On a similar note, in the waning weeks of the regular season, Anderson –who totaled 11 strikes for fourth on the team and third among Hockey East freshmen- splashed her own little scoring drought by depositing a couple of visually identical goals against Northeastern and Vermont. On both plays, she vacuumed a loose puck or a pass in the neutral zone and revved up some turbine blades en route to the cage, which she reached virtually unchallenged.
A move like that projects the potential to pull off a few of those Normorean net-to-net journeys not unlike what we saw out of Cottrell on a regular basis this past year. While not required, it would be a can’t-hurt and can’t-miss addition to the Friars’ transitional flair if Anderson can indeed master that trick.
More critically, she will have to prove herself capable of raking away at least half of her face-offs. For what it’s worth, while filling in on the dot amidst PC’s early season injury plague, she did go 33 for 70 over the first eight games of her young career. That equals a .471 success rate, one little notch above Bacon’s .470 winning percentage and not very shabby for an inexperienced interim center.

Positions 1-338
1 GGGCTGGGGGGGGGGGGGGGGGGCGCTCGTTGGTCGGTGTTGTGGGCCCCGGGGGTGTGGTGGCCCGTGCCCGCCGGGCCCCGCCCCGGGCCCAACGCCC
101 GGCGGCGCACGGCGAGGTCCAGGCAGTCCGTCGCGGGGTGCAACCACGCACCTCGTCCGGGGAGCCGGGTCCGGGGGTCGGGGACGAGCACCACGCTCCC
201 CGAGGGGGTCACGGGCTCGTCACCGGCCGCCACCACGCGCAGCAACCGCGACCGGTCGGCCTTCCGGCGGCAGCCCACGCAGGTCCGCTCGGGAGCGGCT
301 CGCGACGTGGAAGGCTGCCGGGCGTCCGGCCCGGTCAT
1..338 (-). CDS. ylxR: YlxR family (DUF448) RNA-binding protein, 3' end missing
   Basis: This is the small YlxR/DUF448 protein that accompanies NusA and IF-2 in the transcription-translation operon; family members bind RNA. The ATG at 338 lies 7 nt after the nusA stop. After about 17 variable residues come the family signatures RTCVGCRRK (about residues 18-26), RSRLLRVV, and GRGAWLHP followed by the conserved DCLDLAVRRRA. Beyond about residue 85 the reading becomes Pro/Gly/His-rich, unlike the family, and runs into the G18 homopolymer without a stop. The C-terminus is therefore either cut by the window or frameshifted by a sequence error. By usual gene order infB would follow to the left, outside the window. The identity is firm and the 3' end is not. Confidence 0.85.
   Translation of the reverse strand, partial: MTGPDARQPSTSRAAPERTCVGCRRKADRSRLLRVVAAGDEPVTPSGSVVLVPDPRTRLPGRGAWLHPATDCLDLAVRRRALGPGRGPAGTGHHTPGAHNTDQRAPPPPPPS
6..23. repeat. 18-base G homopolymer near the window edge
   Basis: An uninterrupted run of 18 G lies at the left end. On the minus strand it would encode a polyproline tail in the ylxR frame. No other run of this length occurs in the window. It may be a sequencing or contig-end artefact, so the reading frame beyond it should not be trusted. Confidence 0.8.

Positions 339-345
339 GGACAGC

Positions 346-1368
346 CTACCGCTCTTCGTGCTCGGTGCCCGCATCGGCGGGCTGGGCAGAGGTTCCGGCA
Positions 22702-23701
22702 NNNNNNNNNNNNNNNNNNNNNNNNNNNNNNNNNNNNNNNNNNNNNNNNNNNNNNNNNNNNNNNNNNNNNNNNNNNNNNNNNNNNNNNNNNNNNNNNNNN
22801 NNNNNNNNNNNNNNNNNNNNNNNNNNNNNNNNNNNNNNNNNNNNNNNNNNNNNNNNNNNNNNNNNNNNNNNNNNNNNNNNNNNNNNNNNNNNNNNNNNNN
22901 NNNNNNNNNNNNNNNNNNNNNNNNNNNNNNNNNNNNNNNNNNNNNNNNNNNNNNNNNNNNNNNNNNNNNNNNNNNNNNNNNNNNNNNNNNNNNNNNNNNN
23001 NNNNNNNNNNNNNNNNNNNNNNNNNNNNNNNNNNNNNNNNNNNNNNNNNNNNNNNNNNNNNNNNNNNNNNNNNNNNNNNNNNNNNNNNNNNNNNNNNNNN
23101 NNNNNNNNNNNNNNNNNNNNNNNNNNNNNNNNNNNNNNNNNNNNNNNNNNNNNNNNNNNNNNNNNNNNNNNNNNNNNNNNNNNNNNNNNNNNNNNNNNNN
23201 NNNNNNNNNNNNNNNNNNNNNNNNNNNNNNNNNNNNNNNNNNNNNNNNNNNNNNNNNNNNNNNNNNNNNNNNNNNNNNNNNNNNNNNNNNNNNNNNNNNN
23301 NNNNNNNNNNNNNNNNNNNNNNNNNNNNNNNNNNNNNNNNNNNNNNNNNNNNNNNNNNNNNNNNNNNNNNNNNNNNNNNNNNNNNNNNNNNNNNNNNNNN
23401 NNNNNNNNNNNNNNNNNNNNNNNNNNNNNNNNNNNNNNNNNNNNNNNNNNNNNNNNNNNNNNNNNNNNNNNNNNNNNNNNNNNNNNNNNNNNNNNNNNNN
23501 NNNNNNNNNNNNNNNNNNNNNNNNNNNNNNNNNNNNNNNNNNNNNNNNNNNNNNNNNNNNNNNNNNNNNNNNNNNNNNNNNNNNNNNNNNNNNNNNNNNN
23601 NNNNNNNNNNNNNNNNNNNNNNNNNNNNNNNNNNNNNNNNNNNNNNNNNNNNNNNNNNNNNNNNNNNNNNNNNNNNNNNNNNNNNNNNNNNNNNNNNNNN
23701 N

Under ordinary circumstances, only those who were tried and true centerpieces in their pre-collegiate days are thrust into that position once they enroll. But the circumstances around the Friars last October were anything but ordinary, what with multiple injury-induced cavities appearing on their depth chart every night.
All things considered, therefore, Anderson fared reasonably well when she anchored the third line, often with Bacon and Abby Gauthier on the wings. Although, it was best to lessen her load once it was possible, as evidenced by a second half attack of freshman frostbite that had her sprinkling on a mere two goals and one helper in the last 16 games.
But she is hardly the first to fight through that breed of growing pain. Assuming she has felt the worst of it, the time may be coming for Anderson and Bacon to accept their lot on a nominal “bottom six” half of the strike force.
If the Friars want to attain that elusive and elite distinction of “four rolling lines,” they can start by planting four certified, productive centers. With what they’ve got, they won’t need to bring one in to fill that void. With Anderson, they just need to finish making one.